Author Interviews, BMJ, Pediatrics, Social Issues / 22.11.2016

MedicalResearch.com Interview with: Charles Opondo, BPharm MSc PhD. Researcher in Statistics and Epidemiology National Perinatal Epidemiology Unit Nuffield Department of Population Health University of Oxford Oxford MedicalResearch.com: What is the background for this study? What are the main findings? Response: Our study measured fathers’ involvement in their child’s upbringing in infancy by looking at their emotional response to their child (e.g. feeling confident with the child, making a strong bond with the child), how involved they were in childcare (e.g. changing nappies, playing, night feeding, and also general care tasks around the house such as meal preparation) and their feelings of being a secure in their role as a parent (e.g. feeling included by mother in childcare, not feeling inexperienced with children). We found that the children of fathers who scored highly in terms of their emotional response and feeling like a secure parent were less likely to have symptoms of behavioural problems when they were 9 or 11 years. However, fathers being more involved in direct childcare did not seem to affect the child’s risk of having later behavioural problems. (more…)
Author Interviews, CDC, Pediatrics, Weight Research / 21.11.2016

MedicalResearch.com Interview with: Liping Pan, MD MPH Centers for Disease Control and Prevention Atlanta, GA MedicalResearch.com: What is the background for this study? What are the main findings? Response: This CDC report is the first to use the WIC Participant Characteristic (WIC PC) data from the USDA to monitor trends in obesity among young children aged 2 to 4 years in the WIC program. The main findings of the study are: • 34 of 56 (61%) WIC state agencies reported modest decreases in obesity among young children from 2010 to 2014. • From 2000 to 2010, the prevalence of obesity among 2-4 year olds increased from 14.0% to 15.9%, then dropped to 14.5% from 2010 to 2014. • Obesity prevalence varied by state, ranging from 8.2 percent in Utah to 20.0 percent in Virginia. • From 2010 to 2014, obesity prevalence decreased among all major racial/ethnic groups, including non-Hispanic whites, non-Hispanic blacks, Hispanics, American Indians/Alaska Natives, and Asians/Pacific Islanders. • From 2000 to 2014, obesity prevalence decreased significantly among Asian/Pacific Islanders, from 13.9 percent to 11.1 percent. (more…)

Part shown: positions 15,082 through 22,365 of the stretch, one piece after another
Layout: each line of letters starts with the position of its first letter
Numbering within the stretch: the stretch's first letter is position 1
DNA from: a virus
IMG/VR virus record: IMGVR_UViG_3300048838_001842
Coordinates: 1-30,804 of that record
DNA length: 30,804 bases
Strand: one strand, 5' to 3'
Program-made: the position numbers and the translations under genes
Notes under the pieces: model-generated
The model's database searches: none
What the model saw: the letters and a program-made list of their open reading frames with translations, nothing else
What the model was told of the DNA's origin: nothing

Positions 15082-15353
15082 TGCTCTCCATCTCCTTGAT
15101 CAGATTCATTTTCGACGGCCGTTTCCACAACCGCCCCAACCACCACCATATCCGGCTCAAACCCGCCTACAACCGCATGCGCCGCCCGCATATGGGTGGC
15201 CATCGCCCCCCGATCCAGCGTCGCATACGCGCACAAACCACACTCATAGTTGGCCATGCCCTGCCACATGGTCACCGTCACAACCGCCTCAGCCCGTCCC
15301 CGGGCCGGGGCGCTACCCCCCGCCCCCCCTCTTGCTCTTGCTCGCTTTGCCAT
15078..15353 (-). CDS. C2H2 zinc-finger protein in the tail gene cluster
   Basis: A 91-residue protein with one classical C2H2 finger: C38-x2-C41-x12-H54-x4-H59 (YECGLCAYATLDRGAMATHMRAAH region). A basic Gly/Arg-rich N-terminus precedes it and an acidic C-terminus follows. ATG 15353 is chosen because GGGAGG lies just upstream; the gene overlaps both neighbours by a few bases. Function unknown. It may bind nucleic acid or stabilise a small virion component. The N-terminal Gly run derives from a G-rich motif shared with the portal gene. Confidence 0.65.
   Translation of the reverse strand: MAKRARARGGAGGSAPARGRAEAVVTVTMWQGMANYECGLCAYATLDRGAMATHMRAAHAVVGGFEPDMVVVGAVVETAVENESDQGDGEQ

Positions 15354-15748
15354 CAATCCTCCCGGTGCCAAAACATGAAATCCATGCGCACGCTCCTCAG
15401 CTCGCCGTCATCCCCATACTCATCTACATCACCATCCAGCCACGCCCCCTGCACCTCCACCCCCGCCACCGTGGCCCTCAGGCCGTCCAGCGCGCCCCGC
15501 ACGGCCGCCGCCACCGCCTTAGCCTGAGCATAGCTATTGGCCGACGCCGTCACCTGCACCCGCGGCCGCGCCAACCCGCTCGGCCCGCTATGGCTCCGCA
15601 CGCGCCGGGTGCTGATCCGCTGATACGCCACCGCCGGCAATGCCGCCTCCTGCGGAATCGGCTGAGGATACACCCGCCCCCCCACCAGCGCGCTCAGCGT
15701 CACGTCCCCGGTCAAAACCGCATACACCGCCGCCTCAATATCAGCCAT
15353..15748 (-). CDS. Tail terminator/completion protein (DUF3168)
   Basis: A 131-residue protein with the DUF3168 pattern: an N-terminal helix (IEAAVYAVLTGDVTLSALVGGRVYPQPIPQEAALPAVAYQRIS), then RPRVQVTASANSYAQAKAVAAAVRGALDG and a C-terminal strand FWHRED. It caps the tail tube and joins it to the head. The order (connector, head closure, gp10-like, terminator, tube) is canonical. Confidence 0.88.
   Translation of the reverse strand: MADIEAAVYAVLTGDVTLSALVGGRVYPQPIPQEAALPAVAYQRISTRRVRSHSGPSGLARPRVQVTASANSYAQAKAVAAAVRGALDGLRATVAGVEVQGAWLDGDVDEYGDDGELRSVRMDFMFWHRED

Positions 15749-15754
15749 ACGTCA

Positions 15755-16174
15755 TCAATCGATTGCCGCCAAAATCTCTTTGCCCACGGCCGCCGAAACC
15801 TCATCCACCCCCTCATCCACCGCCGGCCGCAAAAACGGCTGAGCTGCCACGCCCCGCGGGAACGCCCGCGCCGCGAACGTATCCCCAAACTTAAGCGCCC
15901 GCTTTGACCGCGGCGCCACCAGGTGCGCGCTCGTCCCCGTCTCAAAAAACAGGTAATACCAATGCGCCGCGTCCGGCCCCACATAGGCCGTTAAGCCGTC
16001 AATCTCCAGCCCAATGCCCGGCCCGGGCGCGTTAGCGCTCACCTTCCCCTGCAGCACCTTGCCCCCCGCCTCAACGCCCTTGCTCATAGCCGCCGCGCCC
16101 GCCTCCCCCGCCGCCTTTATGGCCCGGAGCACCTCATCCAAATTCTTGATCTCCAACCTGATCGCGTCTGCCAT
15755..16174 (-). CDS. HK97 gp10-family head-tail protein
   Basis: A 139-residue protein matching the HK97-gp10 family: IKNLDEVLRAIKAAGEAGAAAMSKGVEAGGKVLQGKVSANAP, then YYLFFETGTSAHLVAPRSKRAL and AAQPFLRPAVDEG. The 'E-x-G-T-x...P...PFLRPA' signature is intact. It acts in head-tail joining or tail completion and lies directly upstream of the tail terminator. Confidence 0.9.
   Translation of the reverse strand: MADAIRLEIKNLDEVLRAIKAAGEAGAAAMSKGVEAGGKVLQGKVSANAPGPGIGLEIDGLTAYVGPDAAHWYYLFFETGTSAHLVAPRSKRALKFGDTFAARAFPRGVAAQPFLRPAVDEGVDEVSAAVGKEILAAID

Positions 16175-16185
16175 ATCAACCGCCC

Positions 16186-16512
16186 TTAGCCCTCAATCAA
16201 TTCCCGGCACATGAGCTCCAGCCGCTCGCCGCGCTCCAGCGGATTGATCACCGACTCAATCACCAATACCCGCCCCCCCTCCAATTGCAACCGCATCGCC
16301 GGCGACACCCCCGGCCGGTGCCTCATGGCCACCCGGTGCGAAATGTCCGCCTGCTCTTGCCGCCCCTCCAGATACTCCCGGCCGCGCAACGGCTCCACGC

Author Interviews, Autism, JAMA, Pediatrics / 20.11.2016

MedicalResearch.com Interview with: Dr. Melanie Penner, MD FRCP (C) Clinician investigator and developmental pediatrician Holland Bloorview Kids Rehabilitation Hospital  MedicalResearch.com: What is the background for this study? What are the main findings? Response: Studies have shown that accessing intensive behavioral intervention (IBI) services at younger ages is associated with improved outcomes for children with autism spectrum disorder (ASD). In Ontario, Canada, children wait years to access publicly-funded IBI. This analysis estimated costs and projected adult independence for three IBI wait time scenarios: the current wait time, a wait time reduced by half, and an eliminated wait time. The model inputs came from published literature. The main findings showed that eliminating the wait time generated the most independence and cost the least amount of money to both the government and society. With no wait time for intensive behavioral intervention, the government would save $53,000 (2015 Canadian dollars per person) with autism spectrum disorder over their lifetime, and society would save $267,000 (2015 Canadian dollars). (more…)
Author Interviews, Pediatrics, Toxin Research / 20.11.2016